Attorney breaks down unanswered questions after case against Bengals Joe Mixon reassigned

The so-called rush to judgment in the Joe Mixon matter does not preclude an ultimate judgment. Cincinnati police have reassigned the case to a different investigator, and there are a number of ways it could go. Three days after a criminal charge against the Bengals ‘ running back was dropped, there’s nothing yet about whether he is in the clear. It all depends on what investigators find about what did or did not happen on Walnut Street near the stadium two Saturday afternoons ago, right before the team traveled to Buffalo. A 43-year-old Northern Kentucky woman alleged there was a road rage incident during which Mixon pointed a gun at her, stating, “You should be popped in the face. I should shoot you, the police can’t get me.” There might be video evidence that could help police in determining whether a new charge is warranted. “If you make a threat and point a gun, case law in Ohio says you could be charged with felonious assault,” attorney Jason Phillabaum said. not involved in the case but has both prosecuted and defended clients. He noted it’s legal to open carry in Ohio and that a higher charge could hinge on whether Mixon felt endangered.” What I think makes this case difference is there was a threat being made on top of it, Phillabaum said. “Not showing the firearm, back off, leave me alone, but showing the firearm saying, ‘I can shoot you,’ or, ‘I can do this, no one can get me.’ That could escalate it to a potential felony range because it’s now beyond a self-defense.” Phillabaum believes police are examining video from the surrounding area if it exists, re-interviewing the alleged victim to find out if her story is consistent or has cracks in it. He said police would try to identify and interview any witnesses.” They’re gonna want to talk to them, and then probably they’ll ask Mixon for a statement. At this point, I would suspect that his attorney would provide the statement for him,” Phillabaum said. Among the potential outcomes: exoneration, recharging Mixon with aggravated fishing, or presenting the case to a grand jury which could bring a higher charge such as felonious assault.”I think it’s fair for justice to make sure they do the right thing,” said Phillabaum. “I am a little shocked, though, that it was charged so quickly, and now they’re doing the investigation as opposed to doing this to begin with.”Attorneys said it was “very rare” to have a charge made and then dropped .If the Mixon case goes to a grand jury, it might take or two additional weeks to present it. Investigators have not signaled where things stand at the moment.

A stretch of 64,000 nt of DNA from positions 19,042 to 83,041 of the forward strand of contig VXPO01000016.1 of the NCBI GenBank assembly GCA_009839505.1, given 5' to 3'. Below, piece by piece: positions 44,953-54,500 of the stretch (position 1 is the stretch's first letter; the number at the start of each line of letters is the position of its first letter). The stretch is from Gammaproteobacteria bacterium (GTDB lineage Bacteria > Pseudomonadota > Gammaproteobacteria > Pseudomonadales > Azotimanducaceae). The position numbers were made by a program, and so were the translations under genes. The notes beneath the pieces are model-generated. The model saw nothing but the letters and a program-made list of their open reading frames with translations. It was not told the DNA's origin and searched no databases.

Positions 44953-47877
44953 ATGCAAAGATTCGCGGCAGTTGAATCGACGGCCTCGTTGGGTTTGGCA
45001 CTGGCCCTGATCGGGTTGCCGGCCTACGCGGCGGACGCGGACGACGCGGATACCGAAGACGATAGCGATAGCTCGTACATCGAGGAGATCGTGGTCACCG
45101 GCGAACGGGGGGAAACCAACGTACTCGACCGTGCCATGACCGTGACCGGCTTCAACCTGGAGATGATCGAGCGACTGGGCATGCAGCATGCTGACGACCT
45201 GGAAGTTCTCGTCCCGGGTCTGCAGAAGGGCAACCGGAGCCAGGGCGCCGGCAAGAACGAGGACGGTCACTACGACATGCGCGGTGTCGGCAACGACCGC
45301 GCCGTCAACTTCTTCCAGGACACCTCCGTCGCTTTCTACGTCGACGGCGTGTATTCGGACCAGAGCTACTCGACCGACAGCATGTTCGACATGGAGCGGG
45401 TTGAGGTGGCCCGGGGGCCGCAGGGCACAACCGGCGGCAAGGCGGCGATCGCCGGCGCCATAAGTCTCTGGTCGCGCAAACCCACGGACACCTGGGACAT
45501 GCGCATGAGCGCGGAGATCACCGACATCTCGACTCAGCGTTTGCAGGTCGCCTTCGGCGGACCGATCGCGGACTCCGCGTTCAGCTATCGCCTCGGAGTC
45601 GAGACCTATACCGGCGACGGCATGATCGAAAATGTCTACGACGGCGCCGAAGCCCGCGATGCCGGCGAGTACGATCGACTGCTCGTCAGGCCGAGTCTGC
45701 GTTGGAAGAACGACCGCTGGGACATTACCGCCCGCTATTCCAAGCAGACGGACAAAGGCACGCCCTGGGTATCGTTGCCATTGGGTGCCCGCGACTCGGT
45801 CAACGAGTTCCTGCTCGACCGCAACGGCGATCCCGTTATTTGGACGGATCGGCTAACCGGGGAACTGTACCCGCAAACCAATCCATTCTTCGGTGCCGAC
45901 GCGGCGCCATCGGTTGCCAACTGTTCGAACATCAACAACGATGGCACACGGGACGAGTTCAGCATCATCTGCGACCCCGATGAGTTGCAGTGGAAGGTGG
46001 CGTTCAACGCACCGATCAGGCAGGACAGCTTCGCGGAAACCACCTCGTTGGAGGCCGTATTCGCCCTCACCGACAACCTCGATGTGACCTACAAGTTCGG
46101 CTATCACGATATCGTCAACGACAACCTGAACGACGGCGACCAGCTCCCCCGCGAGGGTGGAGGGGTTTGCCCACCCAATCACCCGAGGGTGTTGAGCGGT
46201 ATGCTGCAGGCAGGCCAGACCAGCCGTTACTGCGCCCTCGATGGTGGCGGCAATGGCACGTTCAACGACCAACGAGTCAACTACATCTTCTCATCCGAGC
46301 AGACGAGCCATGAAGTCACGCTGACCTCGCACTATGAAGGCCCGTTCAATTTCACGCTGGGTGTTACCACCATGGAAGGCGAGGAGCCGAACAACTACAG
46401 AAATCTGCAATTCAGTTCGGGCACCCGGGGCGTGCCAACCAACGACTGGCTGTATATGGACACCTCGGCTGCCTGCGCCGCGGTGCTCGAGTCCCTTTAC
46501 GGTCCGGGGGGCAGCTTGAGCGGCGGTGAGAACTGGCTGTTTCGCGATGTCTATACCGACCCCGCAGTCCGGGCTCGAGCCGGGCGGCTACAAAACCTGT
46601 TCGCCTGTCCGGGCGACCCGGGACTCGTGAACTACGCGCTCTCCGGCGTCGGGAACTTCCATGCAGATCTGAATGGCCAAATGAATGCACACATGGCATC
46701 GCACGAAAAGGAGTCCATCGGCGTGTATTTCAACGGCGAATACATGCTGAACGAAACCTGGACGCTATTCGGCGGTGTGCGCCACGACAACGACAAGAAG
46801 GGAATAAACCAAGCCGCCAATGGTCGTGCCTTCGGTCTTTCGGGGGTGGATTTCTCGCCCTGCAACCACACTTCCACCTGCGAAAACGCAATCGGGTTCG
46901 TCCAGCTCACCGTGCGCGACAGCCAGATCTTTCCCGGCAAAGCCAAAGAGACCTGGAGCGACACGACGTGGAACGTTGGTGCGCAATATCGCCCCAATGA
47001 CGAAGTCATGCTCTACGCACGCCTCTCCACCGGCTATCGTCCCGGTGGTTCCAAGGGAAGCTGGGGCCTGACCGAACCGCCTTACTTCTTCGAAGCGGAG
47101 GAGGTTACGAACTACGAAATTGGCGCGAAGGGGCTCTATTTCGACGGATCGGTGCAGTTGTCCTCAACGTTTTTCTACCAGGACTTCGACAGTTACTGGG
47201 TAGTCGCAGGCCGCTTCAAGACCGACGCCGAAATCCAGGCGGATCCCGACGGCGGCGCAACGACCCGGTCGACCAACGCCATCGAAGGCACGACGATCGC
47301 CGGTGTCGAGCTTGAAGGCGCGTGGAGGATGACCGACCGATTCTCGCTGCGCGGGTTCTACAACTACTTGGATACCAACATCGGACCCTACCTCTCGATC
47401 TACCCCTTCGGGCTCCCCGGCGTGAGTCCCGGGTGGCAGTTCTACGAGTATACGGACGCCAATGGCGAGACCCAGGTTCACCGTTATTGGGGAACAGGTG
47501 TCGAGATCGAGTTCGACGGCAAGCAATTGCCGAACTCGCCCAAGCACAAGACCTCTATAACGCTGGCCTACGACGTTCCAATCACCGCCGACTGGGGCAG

The so-called rush to judgment in the matter of Joe Mixon does not preclude an ultimate judgment.

Cincinnati police have reassigned the case to a different investigator, and there are a number of ways it could go.

Three days after a criminal charge against the Bengals’ running back was dropped, there’s nothing yet about whether he is in the clear.

It all depends on what investigators find about what did or did not happen on Walnut Street near the stadium two Saturday afternoons ago, right before the team traveled to Buffalo.

A 43-year-old Northern Kentucky woman alleged there was a road rage incident during which Mixon pointed a gun at her, stating, “You should be popped in the face. I should shoot you, the police can’t get me.”

There might be video evidence that could help police in determining whether a new charge is warranted.

“If you make a threat and point a gun, case law in Ohio says you could be charged with felonious assault,” attorney Jason Phillabaum said.

He is not involved in the case but has both prosecuted and defended clients.

He noted it’s legal to open carry in Ohio and that a higher charge could hinge on whether Mixon felt endangered.

“What I think makes this case difference is there was a threat being made on top of it,” Phillabaum said. “Not showing the firearm, back off, leave me alone, but showing the firearm saying, ‘I can shoot you,’ or, ‘I can do this, no one can get me.’ That could escalate it to a potential felony range because it’s now beyond a self-defense.”

Phillabaum believes police are examining the video from the surrounding area if it exists, re-interviewing the alleged victim to find out if her story is consistent or has cracks in it.

He said the police would try to identify and interview any witnesses.

“They’re gonna want to talk to them, and then probably they’ll ask Mixon for a statement. At this point, I would suspect that his attorney would provide the statement for him,” Phillabaum said.

Among the potential outcomes: exoneration, recharging Mixon with aggravated fishing, or presenting the case to a grand jury which could bring a higher charge such as felonious assault.

“I think it’s fair for justice to make sure they do the right thing,” said Phillabaum. “I am a little shocked, though, that it was charged so quickly, and now they’re doing the investigation as opposed to doing this to begin with.”

Attorneys said it was “very rare” to have a charge made and then dropped.

If the Mixon case goes to a grand jury, it might take or two additional weeks to present it.

Investigators have not signaled where things stand at the moment.

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